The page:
The step made by the EU towards a stricter regulation of Big Tech companies represents a big step that could have significant resonance at the global level. The EU could assume a leading role in the regulation of Big Tech companies and their activity, promoting an approach that prioritizes the rights of citizens but does not disregard those of the companies. This is of significant importance considering the values the EU embraces and promotes across and outside its region. Accountability, safety, and transparency are the values the EU has put at the core of these laws with the aim of, using Margrethe Vestager words, putting “some order in the chaos”[8]. The core function of the Acts will be that of mitigating the risks of illegal content spreading and of manipulation of content through a risk assessment approach carried out by the companies themselves. In addition, the Act establishes the right for European regulators “to demand information from tech companies about how both their moderation teams and their algorithms work at scale” and, through the threat of fines, companies will be forced to follow these new institutional practices[9]. As previously mentioned, these laws still have to go through a careful and multi-step review process, however, if they are approved and enter into force, they could revolutionize the way in which Big Tech firms operate within a democratic system, and the impact of these Acts could have a significant echo beyond the European Union.

The approval of the Acts would represent a major step undertaken at the European level towards the regulation of the use of technology and Big Tech firms’ operations. The approval of the Digital Services Act and the Digital Markets Act will allow the EU to gain a leading position in this field. In particular, the hope is that other democracies, such as the US and the UK, that are currently developing policies whose main concern is to regulate digital markets[10], will follow the EU path and develop regulations aimed at protecting their citizens and their rights in the same manner. As a consequence, the creation of comprehensive regulations that cover a large spectrum of aspects could conduct the whole Western hemisphere towards the creation of harmonized policies in a way that reduces the risks associated with both surveillance technologies and Big Tech firms’ operations within their territories. However, this will hardly happen in realities like China where the government makes a large use of Big Tech Firm and surveillance tools to exercise control over the population with almost inexistent regard for human rights.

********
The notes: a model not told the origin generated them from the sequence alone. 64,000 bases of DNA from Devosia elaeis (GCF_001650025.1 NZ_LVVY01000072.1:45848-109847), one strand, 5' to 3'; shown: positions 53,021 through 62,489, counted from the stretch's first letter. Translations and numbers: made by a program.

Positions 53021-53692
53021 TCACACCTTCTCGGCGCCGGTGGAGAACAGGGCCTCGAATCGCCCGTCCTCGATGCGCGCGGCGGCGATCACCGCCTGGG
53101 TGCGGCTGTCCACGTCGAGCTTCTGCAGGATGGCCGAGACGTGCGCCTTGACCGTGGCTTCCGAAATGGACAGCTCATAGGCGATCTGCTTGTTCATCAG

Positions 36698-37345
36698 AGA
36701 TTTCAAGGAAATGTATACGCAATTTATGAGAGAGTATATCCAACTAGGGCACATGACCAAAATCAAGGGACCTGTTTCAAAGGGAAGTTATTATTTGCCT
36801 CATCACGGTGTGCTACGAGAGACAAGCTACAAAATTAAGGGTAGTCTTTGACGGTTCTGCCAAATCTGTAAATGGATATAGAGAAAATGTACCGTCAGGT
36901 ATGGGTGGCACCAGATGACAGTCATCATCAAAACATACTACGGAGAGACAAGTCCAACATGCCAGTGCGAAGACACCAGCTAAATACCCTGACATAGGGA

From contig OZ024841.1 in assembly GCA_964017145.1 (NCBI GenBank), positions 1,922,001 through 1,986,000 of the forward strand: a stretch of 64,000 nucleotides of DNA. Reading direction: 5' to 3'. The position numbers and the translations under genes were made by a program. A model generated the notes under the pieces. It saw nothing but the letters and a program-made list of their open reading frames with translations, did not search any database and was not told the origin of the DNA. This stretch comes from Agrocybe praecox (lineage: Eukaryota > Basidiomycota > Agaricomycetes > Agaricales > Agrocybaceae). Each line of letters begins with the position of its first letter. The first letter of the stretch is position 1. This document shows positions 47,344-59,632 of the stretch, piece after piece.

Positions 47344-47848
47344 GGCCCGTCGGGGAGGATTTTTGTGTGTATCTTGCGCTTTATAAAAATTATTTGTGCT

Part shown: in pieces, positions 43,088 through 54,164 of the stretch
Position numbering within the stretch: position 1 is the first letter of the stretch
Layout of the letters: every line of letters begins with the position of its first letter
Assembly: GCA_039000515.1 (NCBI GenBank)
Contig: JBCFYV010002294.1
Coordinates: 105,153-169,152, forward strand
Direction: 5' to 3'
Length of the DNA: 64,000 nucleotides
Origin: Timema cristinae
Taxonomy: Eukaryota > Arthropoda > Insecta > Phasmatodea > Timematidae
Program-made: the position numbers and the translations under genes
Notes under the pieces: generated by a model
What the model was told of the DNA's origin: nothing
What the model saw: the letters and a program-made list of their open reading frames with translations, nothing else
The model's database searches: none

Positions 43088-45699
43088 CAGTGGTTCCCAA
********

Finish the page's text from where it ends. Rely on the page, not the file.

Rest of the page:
Author: Ludovica Balducci
Ludovica graduated MA International Relations from the University of  Groningen, the Netherlands, where she specialised in International Security. She is a research and analysis assistant at the Hellenic Foundation for European and Foreign Policy. Ludovica gained professional experience at the George C. Marshall European Center for Security Studies, United Nations International Crime and Justice Research Institute, and International Relations Institute in Prague. Her research focuses on EU Security and Defence policies, hybrid warfare and modern security threats, EU-NATO relations, and EU external relations. Ludovica is currently a Policy Analysis Intern at Warsaw Institute.

[1] Prague European Summit 2020, How Can Democracy Re-invent itself in the Digital Age?, Final Report.

[2] Arjun Kharpal, Use of surveillance to fight coronavirus raises concerns about government power after pandemic ends, CNBC, March 2020

[3] Amnesty International, How China use technology to combat COVID-19 and tighten its grip on citizens, April 2020

[4] Janna Anderson and Lee Rainie, Concerns about democracy in the digital age, Pew Research Center, 2020

[5] Francesco Scolaro, Internet e social media: opportunità o minaccia per la democrazia?, 2019

[6] Billy Perrigo, How the E.U’s Sweeping New Regulations Against Big Tech Could Have an Impact Beyond Europe, The Time

[7] Leo Kelion, EU reveals plan to regulate Big Tech, BBC, 2020

[8] Leo Kelion, EU reveals plan to regulate Big Tech, BBC, 2020

[9] Billy Perrigo, How the E.U’s Sweeping New Regulations Against Big Tech Could Have an Impact Beyond Europe, The Time

[10] Leah Hylen, U.S. playing catch up in regulating Big Tech, Politico, 2020